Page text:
Scientists at the Imperial College in London have found a way to turn "on" the production of specific adult stem cells in bone marrow, releasing the new cells into the bloodstream. This technique, according to a report on the college Web site, could potentially be used to boost the body's ability to repair itself, including repair heart damage or mend a broken bone. The study was published in the journal Cell Stem Cell.
When an individual is inflicted with a disease or an injury, their bone marrow mobilizes different types of stem cells to help repair and regenerate tissue. This research has shown that it could be possible to boost the body’s ability to repair itself and speed repair by using different drug combinations to send specific kinds of stem cells into action. In the new study, as reported by the college, researchers tricked the bone marrow of healthy mice into releasing two types of adult stem cells—mesenchymal stem cells, which can turn into bone and cartilage and that can also suppress the immune system, and endothelial progenitor cells, which can make blood vessels and therefore have the potential to repair damage in the heart.
This study, funded by the British Heart Foundation and the Wellcome Trust, is reportedly the first to selectively mobilize mesenchymal stem cells and endothelial progenitor cells from the bone marrow. Previous studies have mobilizes the haematopoietic type of stem cell, which creates new blood cells.
This technique is currently used in bone marrow transplants to boost the numbers of haematopoietic stem cells in a donor’s bloodstream. The researchers were able to choose which groups of stem cells the bone marrow released by using two different therapies. Ultimately, the researchers hope this new technique could be used to repair and regenerate tissue by mobilizing the necessary stem cells. The researchers also anticipate this technique could be effective against autoimmune diseases, where the body is attacked by its own immune system, by kicking the mesenchymal stem cells into action. These stem cells are able to suppress the immune system.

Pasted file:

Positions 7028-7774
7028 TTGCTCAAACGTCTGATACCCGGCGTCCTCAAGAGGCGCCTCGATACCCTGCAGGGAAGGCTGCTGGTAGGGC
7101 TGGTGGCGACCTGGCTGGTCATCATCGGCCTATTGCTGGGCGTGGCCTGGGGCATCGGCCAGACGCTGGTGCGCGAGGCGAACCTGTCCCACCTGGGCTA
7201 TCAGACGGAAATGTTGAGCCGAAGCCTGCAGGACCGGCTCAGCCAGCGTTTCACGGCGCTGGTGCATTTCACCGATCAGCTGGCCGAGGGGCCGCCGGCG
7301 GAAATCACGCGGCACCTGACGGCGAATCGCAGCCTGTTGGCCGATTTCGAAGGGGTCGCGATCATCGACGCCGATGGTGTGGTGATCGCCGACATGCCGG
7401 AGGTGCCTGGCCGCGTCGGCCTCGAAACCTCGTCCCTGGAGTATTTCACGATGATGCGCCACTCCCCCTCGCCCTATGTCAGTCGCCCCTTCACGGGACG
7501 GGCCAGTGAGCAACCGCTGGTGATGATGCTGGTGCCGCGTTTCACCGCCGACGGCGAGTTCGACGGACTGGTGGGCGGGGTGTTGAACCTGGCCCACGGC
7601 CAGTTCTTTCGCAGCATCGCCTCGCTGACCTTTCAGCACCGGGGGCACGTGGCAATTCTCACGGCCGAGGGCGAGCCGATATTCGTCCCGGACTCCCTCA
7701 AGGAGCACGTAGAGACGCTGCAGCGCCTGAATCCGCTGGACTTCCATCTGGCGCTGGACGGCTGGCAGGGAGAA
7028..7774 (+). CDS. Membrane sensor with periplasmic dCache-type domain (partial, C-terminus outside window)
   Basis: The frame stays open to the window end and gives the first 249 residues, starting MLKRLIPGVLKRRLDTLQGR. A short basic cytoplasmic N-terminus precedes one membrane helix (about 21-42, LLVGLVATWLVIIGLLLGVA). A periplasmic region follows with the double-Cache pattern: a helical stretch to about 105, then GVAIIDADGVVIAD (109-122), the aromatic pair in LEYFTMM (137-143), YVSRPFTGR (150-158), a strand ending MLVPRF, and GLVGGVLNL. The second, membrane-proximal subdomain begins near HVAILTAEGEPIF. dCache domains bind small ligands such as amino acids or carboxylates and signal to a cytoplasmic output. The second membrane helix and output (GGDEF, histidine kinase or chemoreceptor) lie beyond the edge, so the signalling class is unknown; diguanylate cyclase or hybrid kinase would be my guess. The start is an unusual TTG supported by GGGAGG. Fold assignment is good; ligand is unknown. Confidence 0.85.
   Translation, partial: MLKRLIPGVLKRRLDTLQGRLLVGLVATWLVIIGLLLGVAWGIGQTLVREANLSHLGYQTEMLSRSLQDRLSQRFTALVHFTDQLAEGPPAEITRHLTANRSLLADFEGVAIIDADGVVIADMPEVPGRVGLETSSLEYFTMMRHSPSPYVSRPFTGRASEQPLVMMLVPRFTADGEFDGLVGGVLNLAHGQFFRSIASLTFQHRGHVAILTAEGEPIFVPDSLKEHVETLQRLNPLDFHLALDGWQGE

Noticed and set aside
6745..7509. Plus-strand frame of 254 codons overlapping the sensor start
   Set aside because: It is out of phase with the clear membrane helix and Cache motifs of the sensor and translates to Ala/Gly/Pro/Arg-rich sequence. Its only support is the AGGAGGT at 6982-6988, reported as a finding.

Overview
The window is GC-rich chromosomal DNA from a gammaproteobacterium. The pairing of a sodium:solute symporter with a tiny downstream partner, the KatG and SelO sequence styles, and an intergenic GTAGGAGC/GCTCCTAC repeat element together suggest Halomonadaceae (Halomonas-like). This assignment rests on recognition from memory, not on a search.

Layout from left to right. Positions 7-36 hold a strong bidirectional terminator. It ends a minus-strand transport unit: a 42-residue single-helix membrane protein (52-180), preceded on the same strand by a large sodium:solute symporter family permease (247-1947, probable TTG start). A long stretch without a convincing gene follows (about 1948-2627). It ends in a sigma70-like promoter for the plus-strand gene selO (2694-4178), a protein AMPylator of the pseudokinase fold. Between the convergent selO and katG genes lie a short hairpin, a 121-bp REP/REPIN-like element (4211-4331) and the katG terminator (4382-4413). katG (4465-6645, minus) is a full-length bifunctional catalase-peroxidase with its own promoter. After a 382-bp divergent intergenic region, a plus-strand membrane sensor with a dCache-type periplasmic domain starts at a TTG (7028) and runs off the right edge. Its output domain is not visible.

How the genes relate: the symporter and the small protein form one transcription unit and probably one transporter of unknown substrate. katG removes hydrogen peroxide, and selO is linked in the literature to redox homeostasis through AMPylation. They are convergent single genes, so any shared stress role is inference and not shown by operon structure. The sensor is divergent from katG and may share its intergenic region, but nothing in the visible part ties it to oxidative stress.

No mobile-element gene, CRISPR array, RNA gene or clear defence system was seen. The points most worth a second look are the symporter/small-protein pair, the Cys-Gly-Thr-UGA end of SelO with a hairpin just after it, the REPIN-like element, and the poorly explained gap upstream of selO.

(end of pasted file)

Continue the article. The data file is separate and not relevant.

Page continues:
In addition to the present work, the researchers reportedly are interested in investigating whether aging or other diseases affect the bone marrow's ability to produce different kinds of adult stem cells to determine if the new technique might help reinvigorate the body's repair mechanisms in older people, to help them fight disease and injury.
While the present research is targeted to major body repairs, the personal care industry might consider this "turning on" of stem cells a technique of interest in the industry's study and work against mechanisms of aging.
For more information, visit the college Web site at www3.imperial.ac.uk.